With the ongoing severe pilot shortage predicted to climb close to 260,000 over the next decade, some of the big industry names have proposed a way to curb the issue. One-pilot cockpit bid has been making waves across the industry recently, both European Union Aviation Safety Agency (EASA) and United States’ Federal Aviation Administration (FAA) launching investigations on the topic. This raises a vital question if moving away from a two-pilot structure is the right solution.
The norm of having two pilots, the captain and the first officer, on board the commercial aircraft has been in place for around 30 years. Such a structure – moving from five pilots in a cockpit – was possible with the advancements in radio communication, navigation systems and on-board monitoring tools, cutting the need for the flight engineer, the navigator, and a radio operator to be on board. However, the proposed move from two to one pilot on board is most likely to be much more difficult, introducing several safety risks.
“There are numerous concerns that come with such structural change,” observes Alison Dsouza, Director of Aerviva Aviation Consultancy, a Dubai-based international consultancy, specializing in aviation recruitment and document management. “The two pilots on board take on vital roles during all stages of a flight – one pilot is actively flying the plane, while the other is monitoring instrumentation, managing the checklist, and communication with the air control tower. You can see how without the co-pilot the flight becomes too much to handle for one pilot, even a very experienced one.”
Dsouza further explains that a single pilot could go under immense stress if an emergency is present and with no backup on board this could become disastrous. It is an exceedingly high psychological barrier for a lone pilot to climb over, as they won’t have anyone else to rely on, which could have disastrous consequences. Additionally, it also means increased working hours and responsibilities, and even steeper requirements for pilots to qualify.
EASA has, too, recently concluded in the EASA Safety Risk Assessment Framework that single-pilot commercial operations by 2023 are deemed unrealistic, stating that solo flying requires a safety equivalent to existing operations and automation hasn’t advanced that far ahead to support the implementation. However, the Agency did not rule out that by 2027 some phases of the flight would have one pilot in the cockpit. Dsouza agrees only with the former that while innovative technologies have been introduced, replacing the experience and level of safety of a co-pilot is very unlikely.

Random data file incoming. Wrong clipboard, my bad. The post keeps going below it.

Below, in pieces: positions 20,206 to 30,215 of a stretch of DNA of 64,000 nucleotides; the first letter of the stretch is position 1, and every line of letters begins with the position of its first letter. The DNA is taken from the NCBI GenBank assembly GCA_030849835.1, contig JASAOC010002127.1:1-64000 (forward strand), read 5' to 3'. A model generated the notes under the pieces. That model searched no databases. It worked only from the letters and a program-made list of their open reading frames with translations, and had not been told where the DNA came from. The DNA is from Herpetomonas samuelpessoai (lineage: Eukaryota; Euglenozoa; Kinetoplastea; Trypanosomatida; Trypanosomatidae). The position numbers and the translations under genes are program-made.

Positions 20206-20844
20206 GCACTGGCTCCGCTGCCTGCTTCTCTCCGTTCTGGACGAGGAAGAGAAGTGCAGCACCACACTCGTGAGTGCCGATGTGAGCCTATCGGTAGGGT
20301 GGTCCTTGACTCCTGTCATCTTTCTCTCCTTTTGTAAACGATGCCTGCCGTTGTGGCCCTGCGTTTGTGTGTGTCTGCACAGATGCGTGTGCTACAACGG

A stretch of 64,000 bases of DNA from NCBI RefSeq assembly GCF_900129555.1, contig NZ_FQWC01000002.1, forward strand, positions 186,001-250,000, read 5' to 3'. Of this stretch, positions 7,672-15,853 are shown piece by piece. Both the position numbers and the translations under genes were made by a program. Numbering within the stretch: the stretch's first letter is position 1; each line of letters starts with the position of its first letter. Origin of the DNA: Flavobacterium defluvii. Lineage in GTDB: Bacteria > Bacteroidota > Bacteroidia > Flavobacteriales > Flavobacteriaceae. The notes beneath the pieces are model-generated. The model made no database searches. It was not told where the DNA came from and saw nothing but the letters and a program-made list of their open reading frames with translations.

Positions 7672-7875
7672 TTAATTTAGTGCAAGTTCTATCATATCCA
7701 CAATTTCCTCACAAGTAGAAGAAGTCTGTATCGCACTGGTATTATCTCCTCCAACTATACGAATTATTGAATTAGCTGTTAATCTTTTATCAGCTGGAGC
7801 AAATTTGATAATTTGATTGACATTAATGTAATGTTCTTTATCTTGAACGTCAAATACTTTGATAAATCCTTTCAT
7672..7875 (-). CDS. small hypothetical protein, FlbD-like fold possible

“There are several examples from the last couple of decades where only by having two well experienced pilots helped avoid some of the biggest aviation catastrophes, like the 2009 Hudson River incident. Two heads are always better than one in such a responsible and high-stakes career like commercial airline pilot, and no current technology could compensate that.”
However, the probability of a single pilot operations isn’t a new dilemma. The issue of pilot fatigue has been raised by the European Cockpit Association as early as 2012. Over 50% of then-surveyed pilots said to have experienced fatigue that impaired their ability to perform well while on flight duty. 93% of pilots in Denmark said they had to cope with fatigue while in a cockpit, Germany following close behind with 92%, and Sweden with 89%. Fatigue has been cited as a main factor in several accidents and serious incidents since.
The public opinion is, too, opposing single pilot operations. Air Line Pilots Association’s (ALPA) conducted survey in 2019 found that as much as 85% of travelers would feel uncomfortable on a flight without two pilots, not to mention fully automated flights. Today’s opinion on the matter has not changed.
As the aviation industry tries to handle the global pilot shortage issue, daring propositions like the one-pilot cockpit idea is not a risk worth taking right now, especially considering the dangers single pilot operations carry.